Today, in 2017, many companies have a house-style guide, which lists the corporate colours, explains how to use the logo and details which fonts to choose for titles and texts. Does your business have one too? Great! It’s the perfect way to showcase your corporate style. But have you also thought about your tone of voice? Does everyone who communicates both inside and outside of the company know what ‘the business’ should sound like?


Compare your vision with your vacancies

Many vacancies include the corporate mission and vision. But you know what’s even better? Pouring them into a matching tone of voice. How, you ask? Well, it’s pretty simple. Does your vision include the word ‘innovation’? Then make sure your texts really sound up to date. Use modern words and avoid long, complex sentences. Do you guarantee a ‘pleasant working environment and a creative corporate culture’? Then include a surprising heading and address your candidates personally. In a nutshell: how you write is just as important as what you write. We might be echoing Sinek here…

Address your dream candidate

Writing for a broad target audience is no easy feat. Are you looking for a marketing manager? Then you’re probably tempted to write a text addressing precisely that – marketing managers. Make things easy on yourself: first of all, think of your ‘dream candidate’. Or to use fancy jargon: define a ‘persona’. Who’s your ideal candidate? Have you figured it out? OK, now put yourself in their shoes. How do they think? How do they react? Which books and music do they like? Focus on a specific person. The result? Your text will automatically sound more personal and genuine.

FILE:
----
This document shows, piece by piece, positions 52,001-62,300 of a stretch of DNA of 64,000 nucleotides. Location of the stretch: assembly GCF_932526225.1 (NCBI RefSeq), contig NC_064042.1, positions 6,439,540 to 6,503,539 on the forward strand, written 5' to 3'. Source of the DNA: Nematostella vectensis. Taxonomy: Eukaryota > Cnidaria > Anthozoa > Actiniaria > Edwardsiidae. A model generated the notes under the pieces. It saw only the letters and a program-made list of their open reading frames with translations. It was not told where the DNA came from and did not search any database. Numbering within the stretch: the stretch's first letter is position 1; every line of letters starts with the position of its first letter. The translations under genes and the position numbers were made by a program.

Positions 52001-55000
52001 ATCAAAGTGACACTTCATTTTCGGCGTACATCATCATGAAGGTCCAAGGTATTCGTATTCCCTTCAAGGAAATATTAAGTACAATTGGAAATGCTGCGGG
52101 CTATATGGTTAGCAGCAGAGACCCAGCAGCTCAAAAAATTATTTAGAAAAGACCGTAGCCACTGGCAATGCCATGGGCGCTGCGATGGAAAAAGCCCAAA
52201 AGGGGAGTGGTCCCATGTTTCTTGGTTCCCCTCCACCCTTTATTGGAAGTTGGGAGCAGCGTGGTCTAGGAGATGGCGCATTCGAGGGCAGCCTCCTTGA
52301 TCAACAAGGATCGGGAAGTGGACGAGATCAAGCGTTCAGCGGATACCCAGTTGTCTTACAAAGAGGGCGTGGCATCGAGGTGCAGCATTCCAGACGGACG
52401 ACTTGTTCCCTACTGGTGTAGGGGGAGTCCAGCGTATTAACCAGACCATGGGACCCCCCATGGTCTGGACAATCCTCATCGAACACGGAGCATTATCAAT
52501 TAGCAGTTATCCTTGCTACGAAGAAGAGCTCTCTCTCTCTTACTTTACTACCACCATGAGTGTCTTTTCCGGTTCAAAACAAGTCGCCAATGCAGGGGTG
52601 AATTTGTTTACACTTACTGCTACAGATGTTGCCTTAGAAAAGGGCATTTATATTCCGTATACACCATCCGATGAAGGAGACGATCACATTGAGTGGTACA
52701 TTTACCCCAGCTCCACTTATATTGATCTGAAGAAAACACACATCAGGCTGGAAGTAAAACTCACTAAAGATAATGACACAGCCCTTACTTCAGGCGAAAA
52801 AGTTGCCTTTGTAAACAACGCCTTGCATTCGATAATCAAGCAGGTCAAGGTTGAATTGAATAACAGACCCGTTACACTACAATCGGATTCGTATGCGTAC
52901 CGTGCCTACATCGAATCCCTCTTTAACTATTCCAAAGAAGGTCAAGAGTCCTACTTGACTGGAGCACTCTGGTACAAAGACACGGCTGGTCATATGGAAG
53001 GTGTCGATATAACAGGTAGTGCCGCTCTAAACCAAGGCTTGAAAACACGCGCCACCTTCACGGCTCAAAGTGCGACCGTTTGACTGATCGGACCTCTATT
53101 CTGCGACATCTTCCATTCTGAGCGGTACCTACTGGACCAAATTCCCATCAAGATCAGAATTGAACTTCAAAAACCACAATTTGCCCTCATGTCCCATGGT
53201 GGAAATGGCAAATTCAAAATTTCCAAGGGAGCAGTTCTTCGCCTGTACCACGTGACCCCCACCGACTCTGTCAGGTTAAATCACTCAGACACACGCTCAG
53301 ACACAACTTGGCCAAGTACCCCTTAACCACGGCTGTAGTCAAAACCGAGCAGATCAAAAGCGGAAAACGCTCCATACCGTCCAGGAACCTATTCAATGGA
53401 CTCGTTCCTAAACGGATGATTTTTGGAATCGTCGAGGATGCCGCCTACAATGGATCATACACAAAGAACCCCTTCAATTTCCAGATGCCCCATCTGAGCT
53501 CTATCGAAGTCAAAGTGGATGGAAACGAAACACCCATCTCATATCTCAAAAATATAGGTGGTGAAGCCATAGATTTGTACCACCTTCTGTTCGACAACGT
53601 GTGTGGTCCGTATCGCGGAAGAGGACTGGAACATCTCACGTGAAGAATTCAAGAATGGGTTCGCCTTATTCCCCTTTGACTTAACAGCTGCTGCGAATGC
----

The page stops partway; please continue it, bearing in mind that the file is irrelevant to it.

Our company is active in 37 countries

A traditional vacancy kicks off with a description of the company: the year it was founded, the number of employees and sites etc. Logical, right? After all, potential candidates want to know where they might end up working. Now let’s think outside the box!

Fancy a drink?

Picture this: you’re a single woman who is actively looking for a partner. You’re sitting at the bar when a handsome man offers you a gin and tonic. “Hi, my name is Peter. I was founded in 1978 and I am active in 37 countries.” Followed by another 5 minutes of rambling about himself. Right, you get the picture...

Missed opportunity! Unfortunately 50% of vacancies are written exactly like that. Don’t shy away from addressing your potential candidates directly and speak of your company in terms of what it can offer them. A golden tip: try to avoid using the words ‘us’ and ‘we’, and replace them with ‘you’. Success guaranteed!


- In your house-style guide, also focus on your writing style.
- How you say something is just as important as what you say.
- Pour your corporate values into a matching tone of voice.